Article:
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Wheelock's Latin & Lingua Latina

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Wheelock's Latin & Lingua Latina

Postby jamesee0106.latin » Sun Aug 05, 2012 8:26 am

I am currently using Wheelock's Latin as my only textbook. I have other materials - 38 Latin Stories and the Oxford Latin Desk Dictionary. I have progressed to the third declension and the indicative perfect so far. I am considering abandoning Wheelock altogether and dive straight away into Lingua Latina. Should I do so? I am starting to feel rather bored of Wheelock because it goes so slowly and the vocabulary comes too much at once without meaningful contextualisation (the Senentiae Antiquae). And texts seem ruthlessly adulterated as well (Sententiae Antiquae again)! Lingua Latina seems so good with its engaging stories, and many words in the first few chapters of LL are at the late second half of Wheelock. So should I change for LL and abandon Wheelock, or finish Wheelock and then continue with LL? Thanks!
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Re: Wheelock's Latin & Lingua Latina

Postby ivanus » Sun Aug 05, 2012 5:50 pm

Why not use them both?

For myself, LL was a delightful puzzle until chapter 3 or so and then it was difficult to make sense of things. That's when I turned to a grammar to help out. LL is very clear on what concepts it's teaching in each chapter, but it's well worth having a separate point of view on how the language works.

I really appreciated this when I returned to LL after having abandoned it because I get the gist of a passage but was not at all confident about the nuances. After a couple of adult learning classes in Latin, I came back to it and it was delightful again.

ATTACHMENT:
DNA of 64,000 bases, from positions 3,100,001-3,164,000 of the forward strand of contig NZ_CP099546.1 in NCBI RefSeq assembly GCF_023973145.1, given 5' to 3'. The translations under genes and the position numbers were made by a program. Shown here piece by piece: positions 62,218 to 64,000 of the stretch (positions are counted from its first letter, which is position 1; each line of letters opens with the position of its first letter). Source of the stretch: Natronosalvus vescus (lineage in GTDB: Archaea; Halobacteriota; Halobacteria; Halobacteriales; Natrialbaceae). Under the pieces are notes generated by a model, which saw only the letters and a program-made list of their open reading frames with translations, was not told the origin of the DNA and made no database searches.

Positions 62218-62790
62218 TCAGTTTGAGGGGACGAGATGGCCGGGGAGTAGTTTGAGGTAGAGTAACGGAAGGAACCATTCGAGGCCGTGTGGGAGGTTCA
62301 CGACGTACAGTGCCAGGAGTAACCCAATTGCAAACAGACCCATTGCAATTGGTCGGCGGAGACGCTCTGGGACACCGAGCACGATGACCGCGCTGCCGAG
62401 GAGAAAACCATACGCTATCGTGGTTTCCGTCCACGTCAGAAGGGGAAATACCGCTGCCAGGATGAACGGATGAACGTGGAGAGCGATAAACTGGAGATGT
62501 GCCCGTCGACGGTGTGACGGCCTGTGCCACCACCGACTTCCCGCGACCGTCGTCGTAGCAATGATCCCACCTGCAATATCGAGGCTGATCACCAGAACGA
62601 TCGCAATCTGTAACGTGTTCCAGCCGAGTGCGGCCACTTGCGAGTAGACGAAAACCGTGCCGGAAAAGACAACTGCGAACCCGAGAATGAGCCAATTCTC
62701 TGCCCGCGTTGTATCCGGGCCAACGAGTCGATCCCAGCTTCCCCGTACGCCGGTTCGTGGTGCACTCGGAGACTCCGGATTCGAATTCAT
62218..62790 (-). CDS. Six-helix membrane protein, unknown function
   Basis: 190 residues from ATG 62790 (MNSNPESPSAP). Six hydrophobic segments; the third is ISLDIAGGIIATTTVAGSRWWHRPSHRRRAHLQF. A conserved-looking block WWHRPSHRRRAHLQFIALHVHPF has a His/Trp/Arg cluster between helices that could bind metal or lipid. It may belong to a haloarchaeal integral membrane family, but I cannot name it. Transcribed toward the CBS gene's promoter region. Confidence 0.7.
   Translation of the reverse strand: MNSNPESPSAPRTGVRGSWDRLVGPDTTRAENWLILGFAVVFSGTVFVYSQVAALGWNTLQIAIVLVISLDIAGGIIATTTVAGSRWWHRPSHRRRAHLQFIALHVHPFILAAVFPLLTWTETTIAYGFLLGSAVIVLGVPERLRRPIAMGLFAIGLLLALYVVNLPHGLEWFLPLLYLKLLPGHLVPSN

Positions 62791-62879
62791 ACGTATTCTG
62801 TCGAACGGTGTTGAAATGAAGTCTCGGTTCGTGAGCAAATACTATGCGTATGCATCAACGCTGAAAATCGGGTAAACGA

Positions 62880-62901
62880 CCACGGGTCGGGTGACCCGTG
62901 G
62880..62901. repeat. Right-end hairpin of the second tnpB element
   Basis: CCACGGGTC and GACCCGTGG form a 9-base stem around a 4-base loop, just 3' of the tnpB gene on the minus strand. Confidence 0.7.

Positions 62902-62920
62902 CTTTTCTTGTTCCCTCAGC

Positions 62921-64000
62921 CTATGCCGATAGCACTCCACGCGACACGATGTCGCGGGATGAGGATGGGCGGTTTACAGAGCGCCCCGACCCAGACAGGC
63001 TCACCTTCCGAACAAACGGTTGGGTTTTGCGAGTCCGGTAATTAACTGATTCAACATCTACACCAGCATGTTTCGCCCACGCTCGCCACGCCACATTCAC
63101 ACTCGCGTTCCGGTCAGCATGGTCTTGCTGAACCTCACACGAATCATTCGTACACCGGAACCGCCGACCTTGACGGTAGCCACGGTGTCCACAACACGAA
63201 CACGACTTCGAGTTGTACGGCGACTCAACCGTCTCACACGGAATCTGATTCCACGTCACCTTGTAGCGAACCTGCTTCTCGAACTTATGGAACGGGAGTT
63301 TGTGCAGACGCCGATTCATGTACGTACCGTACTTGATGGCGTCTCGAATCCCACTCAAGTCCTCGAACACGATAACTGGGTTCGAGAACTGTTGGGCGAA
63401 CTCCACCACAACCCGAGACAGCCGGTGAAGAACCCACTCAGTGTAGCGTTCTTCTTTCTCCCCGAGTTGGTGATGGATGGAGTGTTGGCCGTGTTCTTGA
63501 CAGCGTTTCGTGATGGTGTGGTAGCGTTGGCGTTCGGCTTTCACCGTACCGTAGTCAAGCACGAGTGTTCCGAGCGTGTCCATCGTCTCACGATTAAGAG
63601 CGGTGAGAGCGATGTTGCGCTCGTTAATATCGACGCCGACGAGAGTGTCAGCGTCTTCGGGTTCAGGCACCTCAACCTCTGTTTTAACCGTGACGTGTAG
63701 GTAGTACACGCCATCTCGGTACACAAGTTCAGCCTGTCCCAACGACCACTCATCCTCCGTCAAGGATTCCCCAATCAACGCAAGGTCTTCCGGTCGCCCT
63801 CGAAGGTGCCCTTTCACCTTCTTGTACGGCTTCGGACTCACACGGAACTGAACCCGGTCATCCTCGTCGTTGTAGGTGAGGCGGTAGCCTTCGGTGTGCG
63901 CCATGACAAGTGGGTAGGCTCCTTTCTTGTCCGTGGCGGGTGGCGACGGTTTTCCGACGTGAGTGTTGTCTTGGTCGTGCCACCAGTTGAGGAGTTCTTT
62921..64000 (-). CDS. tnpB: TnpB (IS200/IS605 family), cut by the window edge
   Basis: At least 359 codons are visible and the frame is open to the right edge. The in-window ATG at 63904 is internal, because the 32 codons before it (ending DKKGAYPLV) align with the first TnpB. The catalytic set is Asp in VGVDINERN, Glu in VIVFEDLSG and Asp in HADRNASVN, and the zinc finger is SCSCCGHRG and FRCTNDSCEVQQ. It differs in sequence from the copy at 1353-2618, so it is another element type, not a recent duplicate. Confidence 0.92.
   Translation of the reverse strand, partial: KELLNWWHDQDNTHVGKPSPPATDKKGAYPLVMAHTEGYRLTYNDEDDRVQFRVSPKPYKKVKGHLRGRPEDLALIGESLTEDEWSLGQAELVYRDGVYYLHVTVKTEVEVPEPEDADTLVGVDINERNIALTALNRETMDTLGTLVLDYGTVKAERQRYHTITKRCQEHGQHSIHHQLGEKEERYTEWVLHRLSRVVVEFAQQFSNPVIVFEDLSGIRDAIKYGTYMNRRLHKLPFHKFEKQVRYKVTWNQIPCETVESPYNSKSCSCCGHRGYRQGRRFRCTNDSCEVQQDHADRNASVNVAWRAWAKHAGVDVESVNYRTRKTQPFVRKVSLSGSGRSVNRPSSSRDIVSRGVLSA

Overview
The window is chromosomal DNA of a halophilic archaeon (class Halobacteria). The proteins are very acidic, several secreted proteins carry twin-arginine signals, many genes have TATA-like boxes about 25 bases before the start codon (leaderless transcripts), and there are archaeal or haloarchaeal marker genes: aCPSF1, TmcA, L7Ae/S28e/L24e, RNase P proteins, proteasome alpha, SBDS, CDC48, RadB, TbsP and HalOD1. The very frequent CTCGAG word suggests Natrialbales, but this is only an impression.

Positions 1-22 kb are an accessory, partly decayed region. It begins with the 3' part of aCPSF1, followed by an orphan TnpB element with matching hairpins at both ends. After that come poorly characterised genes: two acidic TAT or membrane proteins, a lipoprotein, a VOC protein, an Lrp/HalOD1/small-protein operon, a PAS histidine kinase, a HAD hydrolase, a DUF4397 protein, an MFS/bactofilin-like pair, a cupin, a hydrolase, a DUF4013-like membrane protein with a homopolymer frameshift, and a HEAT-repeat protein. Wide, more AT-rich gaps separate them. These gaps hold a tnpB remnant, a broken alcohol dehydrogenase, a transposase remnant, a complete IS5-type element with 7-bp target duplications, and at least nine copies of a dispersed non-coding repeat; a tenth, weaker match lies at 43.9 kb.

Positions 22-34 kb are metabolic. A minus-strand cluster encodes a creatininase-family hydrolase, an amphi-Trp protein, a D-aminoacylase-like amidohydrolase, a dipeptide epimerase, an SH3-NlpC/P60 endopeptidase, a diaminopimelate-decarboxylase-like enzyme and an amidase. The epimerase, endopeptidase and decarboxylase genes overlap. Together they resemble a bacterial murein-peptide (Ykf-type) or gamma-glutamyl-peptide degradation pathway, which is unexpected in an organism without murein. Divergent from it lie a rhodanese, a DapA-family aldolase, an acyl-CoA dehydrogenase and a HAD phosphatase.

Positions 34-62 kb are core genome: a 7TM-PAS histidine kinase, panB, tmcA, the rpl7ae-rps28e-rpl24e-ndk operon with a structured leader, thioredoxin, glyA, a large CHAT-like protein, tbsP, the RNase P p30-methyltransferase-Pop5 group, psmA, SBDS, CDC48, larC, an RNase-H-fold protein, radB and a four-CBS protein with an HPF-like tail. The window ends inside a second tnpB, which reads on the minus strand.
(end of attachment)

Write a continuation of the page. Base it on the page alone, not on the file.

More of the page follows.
For me, LL gives me enough of a puzzle to keep the process interesting so it keeps motivation up. The result is that it's been the one thing I come back to. But I doubt I would ever have had the patience to learn the language with it as my only resource.
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Re: Wheelock's Latin & Lingua Latina

Postby jamesee0106.latin » Mon Aug 06, 2012 7:36 am

I think that's a good idea. Using LL as a reader and Wheelock as a primary grammar reference seems well balanced.
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Re: Wheelock's Latin & Lingua Latina

Postby Osterdeich » Tue Aug 07, 2012 11:21 pm

The makers of Lingua Latina also make LINGVA LATINA : A College Companion. It has grammar and notes keyed to each chapter. There are also Latin workbooks that are helpful made by the same company. With these materials you could bypass Wheelock altogether if you so chose.

In the past intead of Wheelock I have used the old D'Ooge book that is posted on this site for free. I actually bought an antiquarian copy for about $25. It has less fluff than Wheelock and is small. You could put it in your back pocket and go to the beach.

I once had two of these old D'Ooge books, but I gave one to a cute Canadienne in my ancient Greek class in New York City.
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Re: Wheelock's Latin & Lingua Latina

Postby dlb » Wed Aug 08, 2012 12:35 am

I have used both resources for just over 3 years. It helps to read other materials just to give you mind a break and to learn new vocabulary. You need LL for the practical aspects of Latin and Wheelocks to learn grammar.
Deus me ducet, non ratio.
Observito Quam Educatio Melius Est.
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Re: Wheelock's Latin & Lingua Latina

Postby Osterdeich » Wed Aug 08, 2012 2:11 am

Wheelock is horrible. I use pages from it to clean up the mess my cats make when they eat too much tuna. Plus it's for bourgeois capitalist pigs.
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Re: Wheelock's Latin & Lingua Latina

Postby dlb » Thu Aug 09, 2012 11:16 pm

Osterdeich wrote: Plus it's for bourgeois capitalist pigs.

Hmmm ....
So you are saying that everyone who reads Wheelocks is a bourgeois capitalist pig?